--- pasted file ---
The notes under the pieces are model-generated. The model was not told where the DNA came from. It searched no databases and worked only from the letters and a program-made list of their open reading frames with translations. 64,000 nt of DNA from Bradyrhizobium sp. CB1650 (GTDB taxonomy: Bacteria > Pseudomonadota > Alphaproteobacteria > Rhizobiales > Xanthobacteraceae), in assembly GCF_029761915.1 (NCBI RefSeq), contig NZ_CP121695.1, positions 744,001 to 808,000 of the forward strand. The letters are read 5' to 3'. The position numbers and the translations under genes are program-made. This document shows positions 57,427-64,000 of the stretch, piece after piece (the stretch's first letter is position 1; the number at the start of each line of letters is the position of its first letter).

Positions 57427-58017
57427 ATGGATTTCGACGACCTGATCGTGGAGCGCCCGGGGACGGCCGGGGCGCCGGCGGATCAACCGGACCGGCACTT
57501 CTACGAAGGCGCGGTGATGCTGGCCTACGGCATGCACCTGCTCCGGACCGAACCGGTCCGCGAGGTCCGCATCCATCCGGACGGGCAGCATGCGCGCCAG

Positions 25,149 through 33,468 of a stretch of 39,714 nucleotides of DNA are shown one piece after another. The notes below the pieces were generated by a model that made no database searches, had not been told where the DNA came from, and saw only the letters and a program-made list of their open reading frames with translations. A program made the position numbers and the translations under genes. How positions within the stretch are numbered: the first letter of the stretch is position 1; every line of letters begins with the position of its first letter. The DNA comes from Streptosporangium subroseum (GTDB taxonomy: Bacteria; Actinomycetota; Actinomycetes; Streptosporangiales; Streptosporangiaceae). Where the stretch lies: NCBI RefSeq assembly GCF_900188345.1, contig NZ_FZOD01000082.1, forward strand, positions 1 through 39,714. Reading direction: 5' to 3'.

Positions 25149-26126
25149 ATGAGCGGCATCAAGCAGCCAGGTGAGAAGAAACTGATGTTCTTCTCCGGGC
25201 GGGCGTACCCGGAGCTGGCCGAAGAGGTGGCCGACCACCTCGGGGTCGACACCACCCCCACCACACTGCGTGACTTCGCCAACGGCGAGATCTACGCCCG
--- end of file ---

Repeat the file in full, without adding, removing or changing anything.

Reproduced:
The notes under the pieces are model-generated. The model was not told where the DNA came from. It searched no databases and worked only from the letters and a program-made list of their open reading frames with translations. 64,000 nt of DNA from Bradyrhizobium sp. CB1650 (GTDB taxonomy: Bacteria > Pseudomonadota > Alphaproteobacteria > Rhizobiales > Xanthobacteraceae), in assembly GCF_029761915.1 (NCBI RefSeq), contig NZ_CP121695.1, positions 744,001 to 808,000 of the forward strand. The letters are read 5' to 3'. The position numbers and the translations under genes are program-made. This document shows positions 57,427-64,000 of the stretch, piece after piece (the stretch's first letter is position 1; the number at the start of each line of letters is the position of its first letter).

Positions 57427-58017
57427 ATGGATTTCGACGACCTGATCGTGGAGCGCCCGGGGACGGCCGGGGCGCCGGCGGATCAACCGGACCGGCACTT
57501 CTACGAAGGCGCGGTGATGCTGGCCTACGGCATGCACCTGCTCCGGACCGAACCGGTCCGCGAGGTCCGCATCCATCCGGACGGGCAGCATGCGCGCCAG

Positions 25,149 through 33,468 of a stretch of 39,714 nucleotides of DNA are shown one piece after another. The notes below the pieces were generated by a model that made no database searches, had not been told where the DNA came from, and saw only the letters and a program-made list of their open reading frames with translations. A program made the position numbers and the translations under genes. How positions within the stretch are numbered: the first letter of the stretch is position 1; every line of letters begins with the position of its first letter. The DNA comes from Streptosporangium subroseum (GTDB taxonomy: Bacteria; Actinomycetota; Actinomycetes; Streptosporangiales; Streptosporangiaceae). Where the stretch lies: NCBI RefSeq assembly GCF_900188345.1, contig NZ_FZOD01000082.1, forward strand, positions 1 through 39,714. Reading direction: 5' to 3'.

Positions 25149-26126
25149 ATGAGCGGCATCAAGCAGCCAGGTGAGAAGAAACTGATGTTCTTCTCCGGGC
25201 GGGCGTACCCGGAGCTGGCCGAAGAGGTGGCCGACCACCTCGGGGTCGACACCACCCCCACCACACTGCGTGACTTCGCCAACGGCGAGATCTACGCCCG